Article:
American Standards from the Classic Songbook in a Classic 1794 Meetinghouse

American Standards from the Classic Songbook in a Classic 1794 Meetinghouse

Unforeseen Memorable Moments - A Journey into Hidden America

It was Saturday night in North Central Massachusetts. We were in the pretty Pioneer Valley of the Connecticut River north of Springfield, and were looking for something to do which did not involve too much travel or too much money.

We found a concert - reasonably priced - of American Standards  from the Great American Songbook with a jazz flavor (Sarah Clay and the Magic Band). Only later did I come to see that the venue was a short drive (but longer than I had originally planned) off the beaten path in a real cool place - the 1794 Meetinghouse.

The location was New Salem, some 30 minutes east of Amherst along U.S. 202.

Named by the original settlers after their home town 90 miles to the east, New Salem,  though part of the Springfield Metropolitan Statistical Area, remains a rural community. It's population is 990.

The main street, a couple of blocks beyond 202, is small but impressionable . No businesses -   it has some houses, but is made up mostly of town-related buildings: old town hall, and a library. and our venue for the evening, the 1794 Meetinghouse. All are set as part of the town commons - making for imagery right out of a dream

The place now called a Meetinghouse was originally old church - the congregational church built in the 1830's. By the time of the civil war its days as a church were already over.

In a history of the building (written by Alan Young and updated by Brad Foster in 2014) to be found at its website:

The First Church of New Salem, incorporated as the Congregational Society, determined that it needed a larger structure to house its growing congregation and meet the civic needs of New Salem. Thus, the new meeting house was started in 1794 and completed the next year, with traditional and praiseworthy architectural design. Locally cut pine, chestnut and oak, hewn by water-powered sawmills, were utilized, along with fieldstones and granite for the foundation

Alterations and renovations to the meeting house occurred over time. The most dramatic alteration took place in 1837, when the building, which faced north, was lifted up and rotated one-quarter to the east, while there were architectural changes associated with the Greek Revival style and changing theological concepts. The new east entrances, flanked by pilasters, included a portico supported by pillars. A belfry, bell and steeps were added, an the interior was remodeled, too.

Soon, other churches were built in New Salem and regular Sunday services in this meeting house ceased even before the Civil War.

That web site history continued to explain that  that For many decades, the building primarily served civic functions. As the largest hall in the town, it was the venue for high school graduations, summertime performances, national holiday observances, the celebration of the town’s bicentennial in 1953, and various reunions.

(Though the deed retained the name “Congregational Society,” the group’s few members, in reality the owners of the building, were Unitarians, and their annual reunions continued on and off through 1984).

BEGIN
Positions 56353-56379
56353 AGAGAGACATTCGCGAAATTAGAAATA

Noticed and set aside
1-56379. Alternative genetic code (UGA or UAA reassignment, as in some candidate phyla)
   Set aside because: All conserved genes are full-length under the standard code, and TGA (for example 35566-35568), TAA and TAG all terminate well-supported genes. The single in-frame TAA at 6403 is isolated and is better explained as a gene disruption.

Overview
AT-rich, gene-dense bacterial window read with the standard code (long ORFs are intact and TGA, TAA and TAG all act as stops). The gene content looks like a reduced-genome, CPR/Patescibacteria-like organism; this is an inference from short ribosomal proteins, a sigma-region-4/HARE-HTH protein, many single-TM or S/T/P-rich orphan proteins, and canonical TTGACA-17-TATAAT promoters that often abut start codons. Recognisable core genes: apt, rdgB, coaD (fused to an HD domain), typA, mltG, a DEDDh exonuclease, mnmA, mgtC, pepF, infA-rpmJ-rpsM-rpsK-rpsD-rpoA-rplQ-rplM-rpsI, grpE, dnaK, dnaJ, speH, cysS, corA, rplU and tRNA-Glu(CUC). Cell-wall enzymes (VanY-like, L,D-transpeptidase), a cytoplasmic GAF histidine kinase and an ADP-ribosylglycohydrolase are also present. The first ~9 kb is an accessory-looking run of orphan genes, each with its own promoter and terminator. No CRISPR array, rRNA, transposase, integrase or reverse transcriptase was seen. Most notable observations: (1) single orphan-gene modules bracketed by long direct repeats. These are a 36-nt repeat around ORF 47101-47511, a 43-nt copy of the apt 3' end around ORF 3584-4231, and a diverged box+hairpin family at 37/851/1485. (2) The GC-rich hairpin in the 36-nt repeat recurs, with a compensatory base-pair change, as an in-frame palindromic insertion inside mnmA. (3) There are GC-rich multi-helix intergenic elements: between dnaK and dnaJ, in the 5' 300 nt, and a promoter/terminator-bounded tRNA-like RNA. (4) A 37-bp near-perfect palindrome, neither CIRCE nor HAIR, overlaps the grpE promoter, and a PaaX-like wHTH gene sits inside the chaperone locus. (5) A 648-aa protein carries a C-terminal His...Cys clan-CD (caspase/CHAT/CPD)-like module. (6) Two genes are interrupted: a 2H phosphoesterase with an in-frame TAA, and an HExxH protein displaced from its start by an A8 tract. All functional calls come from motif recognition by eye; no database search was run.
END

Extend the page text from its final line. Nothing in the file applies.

By the mid-1980's, however, the condition of the building had become of such concern that a quest was started to save it by putting it to other uses.

From that effort came a 1794 Meetinghouse Preservation Committee. It took 10 years of hard work until the place re-opened in 1994 and took on a new life serving as North Quabbin’s Center for the Performing Arts.

In the early years, the Meetinghouse hosted fewer than 10 productions a season, but gradually the number of performers coming to New Salem increased to as many as 40 per season. It  has heard the sounds of classical music as well as rock, jazz, folk, bluegrass, opera, blues, Caribbean, fusion, Celtic and more.

Being just up from the road from the Emily Dickinson Home in Amherst, the Old Meeting house has also hosted a unique event entitled “Emily Fest: A Different Look at Emily Dickinson,” featured the innovative Sleeveless Theatre based in the Pioneer Valley along with authors Polly Longsworth and Doris Abramson.

Audiences sometimes can be small (we understand that it at times remains a challenge to pull in folks from Amherst and Northampton).

On this night there were maybe 100 folks who came to hear Sarah and her accompanying instrumentalists (Bob Ferrier (guitar), Steve Bulmer (bass) and Ed Brainerd (flugelhorn), and Sarah vocal as well as flute). Good stuff. But the highlight of this evening was one of her students, a high schooler, with a beautiful voice who won us with her version of a standard (You'd Be So  Nice, I think).

In 1986, the 1794 Meetinghouse Preservation Committee published a 10-page booklet to explain the group’s ambitious plans. Printed on the booklet cover were these three brief sentences:

“The past has taught its lessons. The present has its duty. The future has its hope.”

Coming from an area where the past is all too readily overlooked and cast aside, it was reassuring to see how this community so small was able to make such a statement about what it is about and what is important to it - connecting its past and its future in such a seamless way.

So, there on this Saturday night we sat inside a building that connected the 19th century to today being entertained by a young woman of the 21st century who was re-connecting us to music from the mid-20th century.

For a brief moment, the world seemed to make sense again. One felt good and one held hope.